The risk of high altitude to people with unruptured brain aneurysms appears to be relatively low. But lower oxygen levels and variations in barometric pressure can affect your circulatory system.

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People often wonder if they have an increased risk of brain aneurysms at high altitudes. The relationship between brain aneurysms and high altitudes is not fully understood, but the risk appears to be relatively low.

When you travel to high altitudes, you experience reduced oxygen levels, lower air pressure, and several physiological changes. All of these factors could potentially increase the risk of a life threatening rupture, but there is no evidence to support this theory.

This article explores everything you need to know about the potential link between brain aneurysms, ruptures, and high altitudes.

The link between high altitudes and the risk of brain aneurysm rupture has yet to be extensively studied. This means there isn’t much information available.

But the fact that few known cases have been reported may mean the risk is relatively low.

High altitudes, where you find decreased oxygen levels and lower barometric pressure, do have some effects on the body. These could theoretically impact an existing brain aneurysm.

How high is high altitude?

Altitudes above 8,000 feet or 2,500 meters are generally considered high altitudes. When skiing, hiking, or climbing, you might experience mild symptoms like shortness of breath and fatigue while your body adjusts.

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Living with an unruptured brain aneurysm means you have a weakened area in the wall of a blood vessel in your brain that could rupture and cause a life threatening stroke.

When exposed to decreased oxygen levels, the blood vessels in the brain may constrict (vasoconstriction) to increase blood flow and oxygen delivery. This could increase stress on the weakened vessel walls of your aneurysm.

Lower barometric could also cause air pockets trapped inside the aneurysm to expand, which would put more pressure on its walls. This could increase the risk of rupture.

Factors such as the size, location, and stability of the aneurysm, and your overall health, are also important in determining your risk of rupture.

Being at a high altitude can significantly affect your body, particularly your vascular system, which includes your heart and blood vessels. When you ascend to higher altitudes, there’s less oxygen in the air.

Your cardiovascular system has to work harder to deliver oxygen to all your tissues and organs. Your heart and breathing rates may increase to compensate for the lower oxygen availability.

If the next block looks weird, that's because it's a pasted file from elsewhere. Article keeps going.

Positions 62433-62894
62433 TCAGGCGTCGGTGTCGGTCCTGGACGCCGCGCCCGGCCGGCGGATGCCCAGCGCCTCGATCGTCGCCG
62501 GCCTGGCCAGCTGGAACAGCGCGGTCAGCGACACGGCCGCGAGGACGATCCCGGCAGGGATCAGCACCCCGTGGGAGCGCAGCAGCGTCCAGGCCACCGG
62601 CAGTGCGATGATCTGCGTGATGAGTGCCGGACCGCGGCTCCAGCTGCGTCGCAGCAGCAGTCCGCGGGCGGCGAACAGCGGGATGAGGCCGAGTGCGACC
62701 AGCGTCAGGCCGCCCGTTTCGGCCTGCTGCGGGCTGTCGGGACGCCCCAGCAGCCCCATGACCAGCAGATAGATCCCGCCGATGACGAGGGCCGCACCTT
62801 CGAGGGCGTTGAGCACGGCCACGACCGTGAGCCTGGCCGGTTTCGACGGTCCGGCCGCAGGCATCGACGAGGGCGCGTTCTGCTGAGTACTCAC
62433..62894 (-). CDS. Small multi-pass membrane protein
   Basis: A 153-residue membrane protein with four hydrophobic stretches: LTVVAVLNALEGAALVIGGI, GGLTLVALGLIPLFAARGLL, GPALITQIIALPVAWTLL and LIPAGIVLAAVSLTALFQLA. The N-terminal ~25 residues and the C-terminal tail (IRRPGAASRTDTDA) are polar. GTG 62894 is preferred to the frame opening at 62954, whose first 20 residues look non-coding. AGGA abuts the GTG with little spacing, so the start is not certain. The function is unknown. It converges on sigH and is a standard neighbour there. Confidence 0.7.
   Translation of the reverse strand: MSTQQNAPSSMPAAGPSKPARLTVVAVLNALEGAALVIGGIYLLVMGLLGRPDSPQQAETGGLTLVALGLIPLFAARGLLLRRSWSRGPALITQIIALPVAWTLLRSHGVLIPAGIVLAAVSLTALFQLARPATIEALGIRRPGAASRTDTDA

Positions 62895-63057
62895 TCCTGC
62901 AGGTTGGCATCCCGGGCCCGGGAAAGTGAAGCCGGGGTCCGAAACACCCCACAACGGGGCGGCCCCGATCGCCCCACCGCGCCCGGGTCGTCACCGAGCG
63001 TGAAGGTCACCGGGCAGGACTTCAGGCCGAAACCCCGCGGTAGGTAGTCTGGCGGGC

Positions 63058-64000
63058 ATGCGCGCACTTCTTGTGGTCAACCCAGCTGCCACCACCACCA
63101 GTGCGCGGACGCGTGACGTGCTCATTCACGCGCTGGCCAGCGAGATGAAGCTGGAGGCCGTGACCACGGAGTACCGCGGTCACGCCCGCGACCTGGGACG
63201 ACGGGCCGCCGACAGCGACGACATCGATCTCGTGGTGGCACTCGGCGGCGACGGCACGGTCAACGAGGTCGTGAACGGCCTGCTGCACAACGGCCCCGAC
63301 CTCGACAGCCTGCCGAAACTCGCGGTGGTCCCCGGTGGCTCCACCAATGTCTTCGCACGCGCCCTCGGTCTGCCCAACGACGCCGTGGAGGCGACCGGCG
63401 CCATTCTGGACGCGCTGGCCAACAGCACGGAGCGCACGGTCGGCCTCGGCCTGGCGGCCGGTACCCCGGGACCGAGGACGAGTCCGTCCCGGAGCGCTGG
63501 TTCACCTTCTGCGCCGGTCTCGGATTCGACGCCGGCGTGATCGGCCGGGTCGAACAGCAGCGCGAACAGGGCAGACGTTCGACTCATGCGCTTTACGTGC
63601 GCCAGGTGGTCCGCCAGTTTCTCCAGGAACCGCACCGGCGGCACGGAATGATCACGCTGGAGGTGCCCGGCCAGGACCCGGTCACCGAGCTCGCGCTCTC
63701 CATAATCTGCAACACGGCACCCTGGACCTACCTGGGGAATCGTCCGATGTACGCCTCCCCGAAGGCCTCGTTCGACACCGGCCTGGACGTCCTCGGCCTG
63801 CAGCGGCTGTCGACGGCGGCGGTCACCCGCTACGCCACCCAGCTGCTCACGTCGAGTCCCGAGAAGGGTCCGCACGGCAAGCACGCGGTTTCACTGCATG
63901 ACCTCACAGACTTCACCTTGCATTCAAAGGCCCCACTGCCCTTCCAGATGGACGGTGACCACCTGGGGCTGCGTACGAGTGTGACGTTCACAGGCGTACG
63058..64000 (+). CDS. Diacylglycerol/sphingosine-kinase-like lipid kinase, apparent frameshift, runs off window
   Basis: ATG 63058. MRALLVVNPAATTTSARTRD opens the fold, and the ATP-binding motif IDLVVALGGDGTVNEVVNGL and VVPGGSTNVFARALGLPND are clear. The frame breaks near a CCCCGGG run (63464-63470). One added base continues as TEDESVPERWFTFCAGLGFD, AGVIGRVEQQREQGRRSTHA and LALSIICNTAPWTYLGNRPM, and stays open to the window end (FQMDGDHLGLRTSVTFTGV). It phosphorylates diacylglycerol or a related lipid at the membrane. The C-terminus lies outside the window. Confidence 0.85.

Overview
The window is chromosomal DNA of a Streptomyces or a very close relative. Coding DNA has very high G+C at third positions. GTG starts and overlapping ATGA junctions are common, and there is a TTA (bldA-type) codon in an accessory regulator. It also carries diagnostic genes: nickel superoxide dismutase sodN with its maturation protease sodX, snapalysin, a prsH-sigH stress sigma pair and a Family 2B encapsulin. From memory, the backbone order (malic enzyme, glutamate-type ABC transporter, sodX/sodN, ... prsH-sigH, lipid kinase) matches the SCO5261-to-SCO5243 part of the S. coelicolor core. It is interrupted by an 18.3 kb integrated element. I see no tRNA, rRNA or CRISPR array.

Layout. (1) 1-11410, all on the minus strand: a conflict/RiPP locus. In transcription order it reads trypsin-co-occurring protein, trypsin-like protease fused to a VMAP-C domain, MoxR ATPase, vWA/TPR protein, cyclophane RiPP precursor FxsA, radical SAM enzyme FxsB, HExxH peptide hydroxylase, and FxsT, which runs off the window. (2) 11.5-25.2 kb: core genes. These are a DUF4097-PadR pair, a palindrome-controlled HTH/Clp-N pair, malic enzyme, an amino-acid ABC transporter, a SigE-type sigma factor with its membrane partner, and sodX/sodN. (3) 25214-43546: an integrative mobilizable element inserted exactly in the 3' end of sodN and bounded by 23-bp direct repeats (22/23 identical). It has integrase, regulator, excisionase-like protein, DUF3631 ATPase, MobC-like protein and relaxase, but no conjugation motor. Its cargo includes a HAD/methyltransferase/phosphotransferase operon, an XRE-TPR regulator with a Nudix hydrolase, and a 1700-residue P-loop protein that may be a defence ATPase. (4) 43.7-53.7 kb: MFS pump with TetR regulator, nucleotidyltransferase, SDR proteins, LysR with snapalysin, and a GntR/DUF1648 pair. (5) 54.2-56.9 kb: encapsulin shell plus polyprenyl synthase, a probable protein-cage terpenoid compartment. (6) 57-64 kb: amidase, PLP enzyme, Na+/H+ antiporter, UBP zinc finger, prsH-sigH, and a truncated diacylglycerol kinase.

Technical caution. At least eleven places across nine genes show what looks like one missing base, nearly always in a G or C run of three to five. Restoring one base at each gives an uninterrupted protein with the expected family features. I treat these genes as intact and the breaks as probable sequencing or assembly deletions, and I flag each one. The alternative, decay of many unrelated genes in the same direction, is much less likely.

Additionally, as you ascend to higher altitudes, the air becomes less dense, leading to lower barometric pressure. The barometric pressure refers to the pressure from the air around you.

This change in pressure can make the air in your body expand, leading to discomfort and bloating. It can even cause altitude-related sickness like acute mountain sickness (AMS) or high altitude pulmonary edema (HAPE).

If you have a brain aneurysm, flying is generally considered safe, and elevation or cabin pressure changes are unlikely to affect the aneurysm directly.

During a flight, the cabin pressure does change, but these changes are typically small and well-tolerated by most people, including those with brain aneurysms.

Commercial aircraft are pressurized to simulate an altitude below 8,000 feet which is generally safe for people with aneurysms.

What to do if your aneurysm ruptures

If your aneurysm ruptures, call emergency services immediately and provide them with your location and details. Stay as calm as possible while waiting for medical help, avoiding strenuous activities or sudden movements.

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When you have a brain aneurysm and you’re traveling or living at high altitudes, you might want to take certain precautions. Consider talking with a healthcare professional to assess the risks associated with high altitudes and your specific aneurysm.

You should also take it easy, avoid strenuous activities, and allow your body to acclimate to the altitude gradually.

While you’re there, be vigilant for any potential early signs of a problem with your brain aneurysm, including:

If you experience these signs, contact a doctor or emergency services immediately.

While there’s limited evidence linking high altitudes to an increased risk of brain aneurysm rupture, people with brain aneurysms should exercise caution at high altitudes. Talk with a healthcare professional to assess potential risks before engaging in high-altitude activities.